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87 Mo. L. Rev. 365 (2022)
Ending Political Discrimination in the Workplace

handle is hein.journals/molr87 and id is 372 raw text is: Ending Political Discrimination in the
Craig R. Senn
Currently, a significant disparity exists in workplace legal
protections for an employee's political affiliation. On one hand,
public sector (federal, state, or local government) employees enjoy a
bevy of protections. For example, twenty million state and local
government employees rely on the First Amendment (and 42 U.S.C. §
1983) to guard against workplace discrimination based on political
affiliation.  Over two million federal government civil service
employees lean on the Civil Service Reform Act of 1978 (CSRA) to
provide that same protection.
The story is far different for private sector employees - their
protections are spotty at best. To begin, these First Amendment and
CSRA protections do not apply to private sector employees, and our
federal employment discrimination laws do not protect political
affiliation as a characteristic. Indeed, state laws have some potential
to protect these private sector employees. But about half of states lack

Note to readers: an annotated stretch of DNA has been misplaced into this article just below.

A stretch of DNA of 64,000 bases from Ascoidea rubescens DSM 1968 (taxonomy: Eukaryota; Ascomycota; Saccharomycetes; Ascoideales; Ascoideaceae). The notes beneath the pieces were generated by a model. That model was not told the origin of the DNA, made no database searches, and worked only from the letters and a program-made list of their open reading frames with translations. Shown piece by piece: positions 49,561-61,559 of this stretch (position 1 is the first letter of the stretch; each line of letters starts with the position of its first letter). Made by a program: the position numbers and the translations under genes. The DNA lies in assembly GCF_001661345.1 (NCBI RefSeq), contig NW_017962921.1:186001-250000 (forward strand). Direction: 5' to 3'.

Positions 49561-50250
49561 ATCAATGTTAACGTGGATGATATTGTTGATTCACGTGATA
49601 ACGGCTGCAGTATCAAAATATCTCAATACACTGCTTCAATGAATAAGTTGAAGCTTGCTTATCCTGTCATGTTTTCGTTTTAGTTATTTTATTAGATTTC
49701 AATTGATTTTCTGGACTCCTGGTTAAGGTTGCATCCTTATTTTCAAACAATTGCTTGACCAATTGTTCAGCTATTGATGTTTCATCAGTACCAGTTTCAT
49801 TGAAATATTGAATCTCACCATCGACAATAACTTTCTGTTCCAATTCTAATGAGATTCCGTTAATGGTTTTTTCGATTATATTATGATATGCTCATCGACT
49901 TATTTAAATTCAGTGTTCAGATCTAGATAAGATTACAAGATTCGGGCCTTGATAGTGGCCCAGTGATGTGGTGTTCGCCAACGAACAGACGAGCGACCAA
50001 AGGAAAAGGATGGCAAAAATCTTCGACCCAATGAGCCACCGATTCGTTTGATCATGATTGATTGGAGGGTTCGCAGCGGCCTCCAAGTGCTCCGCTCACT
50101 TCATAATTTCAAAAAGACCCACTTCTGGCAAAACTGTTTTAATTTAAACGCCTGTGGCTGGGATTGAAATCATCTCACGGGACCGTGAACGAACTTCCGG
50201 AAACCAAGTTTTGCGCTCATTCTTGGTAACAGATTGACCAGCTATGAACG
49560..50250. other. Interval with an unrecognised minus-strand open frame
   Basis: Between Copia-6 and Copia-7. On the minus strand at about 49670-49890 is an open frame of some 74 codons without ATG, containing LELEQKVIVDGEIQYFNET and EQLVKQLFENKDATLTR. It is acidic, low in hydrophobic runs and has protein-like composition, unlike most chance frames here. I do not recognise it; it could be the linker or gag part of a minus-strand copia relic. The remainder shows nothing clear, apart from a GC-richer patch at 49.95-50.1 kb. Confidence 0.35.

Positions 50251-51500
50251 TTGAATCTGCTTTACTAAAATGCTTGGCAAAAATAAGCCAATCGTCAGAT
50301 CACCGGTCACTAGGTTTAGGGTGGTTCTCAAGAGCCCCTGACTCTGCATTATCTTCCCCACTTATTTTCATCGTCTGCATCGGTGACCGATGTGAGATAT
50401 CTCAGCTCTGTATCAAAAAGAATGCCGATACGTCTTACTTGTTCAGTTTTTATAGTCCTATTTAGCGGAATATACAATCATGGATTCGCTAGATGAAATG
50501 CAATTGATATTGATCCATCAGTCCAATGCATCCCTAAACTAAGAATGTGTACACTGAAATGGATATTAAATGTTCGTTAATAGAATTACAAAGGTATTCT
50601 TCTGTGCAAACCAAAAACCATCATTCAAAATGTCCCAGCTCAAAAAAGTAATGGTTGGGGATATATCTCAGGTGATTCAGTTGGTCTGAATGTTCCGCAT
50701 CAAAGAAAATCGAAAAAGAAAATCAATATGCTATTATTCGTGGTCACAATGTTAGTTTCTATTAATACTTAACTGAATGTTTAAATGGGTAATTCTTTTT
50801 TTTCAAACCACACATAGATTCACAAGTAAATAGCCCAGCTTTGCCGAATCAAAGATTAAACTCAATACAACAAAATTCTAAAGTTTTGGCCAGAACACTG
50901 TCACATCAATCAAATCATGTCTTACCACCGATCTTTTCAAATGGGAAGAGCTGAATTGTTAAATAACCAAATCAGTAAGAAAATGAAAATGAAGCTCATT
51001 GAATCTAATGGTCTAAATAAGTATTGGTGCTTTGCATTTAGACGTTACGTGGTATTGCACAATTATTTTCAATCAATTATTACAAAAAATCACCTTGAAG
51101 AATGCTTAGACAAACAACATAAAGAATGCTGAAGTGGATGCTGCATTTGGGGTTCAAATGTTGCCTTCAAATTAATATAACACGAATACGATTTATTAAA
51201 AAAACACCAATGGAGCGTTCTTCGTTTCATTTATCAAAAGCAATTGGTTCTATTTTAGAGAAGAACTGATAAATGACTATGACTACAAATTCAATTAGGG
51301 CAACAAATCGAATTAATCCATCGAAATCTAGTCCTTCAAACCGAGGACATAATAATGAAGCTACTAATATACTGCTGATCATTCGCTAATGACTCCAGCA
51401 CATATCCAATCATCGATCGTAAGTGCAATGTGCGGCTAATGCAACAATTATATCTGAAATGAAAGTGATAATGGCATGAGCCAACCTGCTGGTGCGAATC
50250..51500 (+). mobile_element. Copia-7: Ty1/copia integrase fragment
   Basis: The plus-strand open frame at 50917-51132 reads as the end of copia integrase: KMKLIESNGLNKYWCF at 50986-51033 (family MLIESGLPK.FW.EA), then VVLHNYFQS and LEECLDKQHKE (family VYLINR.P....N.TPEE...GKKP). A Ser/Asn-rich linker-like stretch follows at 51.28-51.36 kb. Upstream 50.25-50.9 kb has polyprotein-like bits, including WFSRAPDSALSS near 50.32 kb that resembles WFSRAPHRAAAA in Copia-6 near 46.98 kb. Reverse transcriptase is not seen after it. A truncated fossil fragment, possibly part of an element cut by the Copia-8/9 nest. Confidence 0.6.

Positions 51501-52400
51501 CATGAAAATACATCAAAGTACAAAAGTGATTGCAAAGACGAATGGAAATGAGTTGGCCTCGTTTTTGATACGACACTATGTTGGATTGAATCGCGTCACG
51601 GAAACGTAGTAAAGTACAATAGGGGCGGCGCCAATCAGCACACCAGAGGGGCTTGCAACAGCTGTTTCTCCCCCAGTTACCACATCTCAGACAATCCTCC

such laws, and the half that have them offer varying degrees of
political affiliation protection. Likewise, an obscure Reconstruction-
era statute (42 U.S.C. § 1985 (Section 1985)) has some potential to
guard against workplace discrimination based on political affiliation.
But most jurisdictions severely limit application of Section 1985 in one
or more ways.
To address this significant disparity in   workplace legal
protections, political affiliation should be added as a protected
*Janet Mary Riley Distinguished Professor of Law, Loyola University New Orleans
College of Law; J.D., with Honors, University of North Carolina at Chapel Hill, 1995;
B.A., Summa Cum Laude, University of Georgia, 1992. The author's e-mail address
is csenn@loyno.edu. I would like to thank Dean Madeleine Landrieu & Loyola
University New Orleans College of Law for supporting this project, Anna M. Hoiberg,
Benjamin Landau-Beispiel, and Caitlion O'Neill for their valuable research and
helpful input, and Sharon Senn & Sarah Senn for their support. For Scout.

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